May 2, 2015
In an earlier post (almost three years ago), I asserted that I am not a materialist. I have had people argue with me about that, and suggest that I was being disingenuous.
In the debates between Rupert Sheldrake and Michael Shermer, Shedrake’s opening statement includes a bunch of questions related to materialism, that he poses to Shermer. So I thought I would give my answers to those questions. And then you can decide for yourself whether I should be considered a materialist.
Sheldrake’s first question: Is nature mechanical?
I have never thought so. I take biological organisms to be an important part of what we mean by “nature”, and biology has always seemed very different from mechanics. Rocks, earthquakes, etc — yes, I consider those to be mechanical. But not living things.
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October 19, 2014
I have previously posted about why I am not a materialist. In this post I’ll say a little more on that topic. This clarification is partly related to my current reading of Dembski’s new book. Dembski seems to think that materialists are missing something important. He says, parenthetically, “intelligent design being, frankly, incredible within the materialistic metaphysics that dominates so much of contemporary intellectual life.” Given that I am not a materialist, it must be something else that leaves me unpersuaded by Dembski’s argument. However, I presume that Dembski will conclude that I am a materialist in spite of my denial.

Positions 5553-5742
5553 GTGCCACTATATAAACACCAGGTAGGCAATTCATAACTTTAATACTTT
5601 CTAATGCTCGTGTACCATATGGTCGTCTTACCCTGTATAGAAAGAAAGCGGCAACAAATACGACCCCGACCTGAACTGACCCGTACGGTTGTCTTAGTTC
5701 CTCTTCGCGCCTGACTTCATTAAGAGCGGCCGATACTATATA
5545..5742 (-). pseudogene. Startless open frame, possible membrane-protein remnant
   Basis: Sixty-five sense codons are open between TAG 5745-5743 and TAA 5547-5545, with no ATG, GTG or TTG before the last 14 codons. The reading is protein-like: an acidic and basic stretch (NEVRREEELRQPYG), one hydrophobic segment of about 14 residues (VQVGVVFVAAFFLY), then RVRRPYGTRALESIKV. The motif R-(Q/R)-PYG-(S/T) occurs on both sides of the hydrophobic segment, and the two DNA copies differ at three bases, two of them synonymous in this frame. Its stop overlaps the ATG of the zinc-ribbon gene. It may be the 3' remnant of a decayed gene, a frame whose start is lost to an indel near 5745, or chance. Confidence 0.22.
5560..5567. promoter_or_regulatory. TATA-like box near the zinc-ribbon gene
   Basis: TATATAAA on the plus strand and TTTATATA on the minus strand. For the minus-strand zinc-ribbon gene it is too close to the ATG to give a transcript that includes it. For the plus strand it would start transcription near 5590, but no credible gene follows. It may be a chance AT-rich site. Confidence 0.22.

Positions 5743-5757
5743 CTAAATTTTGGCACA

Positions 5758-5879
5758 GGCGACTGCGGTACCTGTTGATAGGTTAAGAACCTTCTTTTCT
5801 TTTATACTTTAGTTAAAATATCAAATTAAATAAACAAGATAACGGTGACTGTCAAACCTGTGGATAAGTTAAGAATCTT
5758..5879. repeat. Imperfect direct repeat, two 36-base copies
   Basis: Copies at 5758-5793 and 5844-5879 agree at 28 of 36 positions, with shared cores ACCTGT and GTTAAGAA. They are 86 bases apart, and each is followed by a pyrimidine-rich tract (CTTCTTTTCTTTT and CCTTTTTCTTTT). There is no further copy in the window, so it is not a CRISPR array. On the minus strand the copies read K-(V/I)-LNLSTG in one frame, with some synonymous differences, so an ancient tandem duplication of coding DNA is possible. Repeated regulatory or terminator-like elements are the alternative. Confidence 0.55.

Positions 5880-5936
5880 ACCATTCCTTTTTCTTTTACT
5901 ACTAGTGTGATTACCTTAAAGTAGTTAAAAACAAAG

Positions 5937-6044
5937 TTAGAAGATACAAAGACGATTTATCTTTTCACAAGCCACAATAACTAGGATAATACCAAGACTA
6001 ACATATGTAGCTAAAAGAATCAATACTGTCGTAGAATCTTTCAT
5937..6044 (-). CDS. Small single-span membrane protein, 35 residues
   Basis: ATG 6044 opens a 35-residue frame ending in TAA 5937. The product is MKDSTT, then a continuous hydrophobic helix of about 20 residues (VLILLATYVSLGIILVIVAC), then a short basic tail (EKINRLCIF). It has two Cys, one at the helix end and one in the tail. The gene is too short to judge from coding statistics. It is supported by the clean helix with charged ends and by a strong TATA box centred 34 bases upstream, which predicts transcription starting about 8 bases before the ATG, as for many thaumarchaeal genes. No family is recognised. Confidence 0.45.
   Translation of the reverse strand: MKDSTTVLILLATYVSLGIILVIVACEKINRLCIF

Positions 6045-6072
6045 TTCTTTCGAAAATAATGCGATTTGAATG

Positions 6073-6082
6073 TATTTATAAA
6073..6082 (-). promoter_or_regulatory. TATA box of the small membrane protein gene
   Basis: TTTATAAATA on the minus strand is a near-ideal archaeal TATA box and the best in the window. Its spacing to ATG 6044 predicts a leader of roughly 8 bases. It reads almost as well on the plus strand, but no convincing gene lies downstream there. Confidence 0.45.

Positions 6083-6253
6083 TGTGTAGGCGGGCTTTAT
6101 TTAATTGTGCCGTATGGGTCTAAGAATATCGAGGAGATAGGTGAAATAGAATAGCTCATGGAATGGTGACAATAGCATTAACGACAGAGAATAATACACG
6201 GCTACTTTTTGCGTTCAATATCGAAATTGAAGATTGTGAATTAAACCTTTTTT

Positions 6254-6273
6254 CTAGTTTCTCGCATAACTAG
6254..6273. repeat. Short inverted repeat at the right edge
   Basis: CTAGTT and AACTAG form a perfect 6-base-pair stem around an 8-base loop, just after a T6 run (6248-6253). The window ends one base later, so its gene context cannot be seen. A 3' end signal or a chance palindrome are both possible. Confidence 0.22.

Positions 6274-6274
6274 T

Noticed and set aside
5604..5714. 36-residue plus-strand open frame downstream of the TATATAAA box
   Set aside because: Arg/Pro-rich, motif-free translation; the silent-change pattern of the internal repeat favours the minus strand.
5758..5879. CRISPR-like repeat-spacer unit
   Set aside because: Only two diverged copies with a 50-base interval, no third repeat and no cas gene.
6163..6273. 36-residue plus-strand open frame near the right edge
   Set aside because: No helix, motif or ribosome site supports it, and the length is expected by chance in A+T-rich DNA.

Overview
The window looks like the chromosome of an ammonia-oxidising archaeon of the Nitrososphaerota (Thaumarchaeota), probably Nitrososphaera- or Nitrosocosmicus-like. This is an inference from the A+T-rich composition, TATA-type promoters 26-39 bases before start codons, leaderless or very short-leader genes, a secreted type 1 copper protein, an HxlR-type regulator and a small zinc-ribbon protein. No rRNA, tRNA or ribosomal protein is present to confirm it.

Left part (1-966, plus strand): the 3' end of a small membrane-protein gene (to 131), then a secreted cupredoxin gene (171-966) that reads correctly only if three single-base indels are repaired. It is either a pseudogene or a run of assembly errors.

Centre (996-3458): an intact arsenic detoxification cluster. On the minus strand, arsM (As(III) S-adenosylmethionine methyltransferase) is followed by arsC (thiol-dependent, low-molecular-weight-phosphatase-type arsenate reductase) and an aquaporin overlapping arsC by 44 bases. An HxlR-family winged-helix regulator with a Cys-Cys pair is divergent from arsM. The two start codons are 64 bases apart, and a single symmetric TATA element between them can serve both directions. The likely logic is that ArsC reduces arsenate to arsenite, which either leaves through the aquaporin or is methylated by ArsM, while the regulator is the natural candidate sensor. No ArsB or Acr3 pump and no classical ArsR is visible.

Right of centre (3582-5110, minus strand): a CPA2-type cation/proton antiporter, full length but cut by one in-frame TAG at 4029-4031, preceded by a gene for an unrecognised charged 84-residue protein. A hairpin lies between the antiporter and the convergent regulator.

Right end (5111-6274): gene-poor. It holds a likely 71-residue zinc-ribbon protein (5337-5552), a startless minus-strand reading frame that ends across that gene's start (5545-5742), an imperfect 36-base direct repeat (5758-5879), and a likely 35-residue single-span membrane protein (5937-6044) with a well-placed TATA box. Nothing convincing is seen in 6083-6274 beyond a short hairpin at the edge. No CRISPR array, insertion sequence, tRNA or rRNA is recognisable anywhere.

For starters, here are two relevant posts by John Wilkins:
John does seem to consider himself a physicalist.
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July 16, 2012
More properly, my title should probably be “Why I claim that I am not a materialist.” I say that, because I am often called a materialist, usually by creationists or id proponents whom I have engaged in debate. So I guess that I should allow the possibility that I am mistaken about whether I am a materialist.
While there are some differences between materialism, physicalism and naturalism, most of what I say in this post will apply to all.
For those who are not sure what materialism, physicalism and naturalism entail, may I suggest that you check the entries in Wikipedia, SEP (Stanford encyclopedia of philosophy) and other online sources. When you have finished reading those, you might still be unsure what these isms entail, but your time reading them won’t have been wasted.
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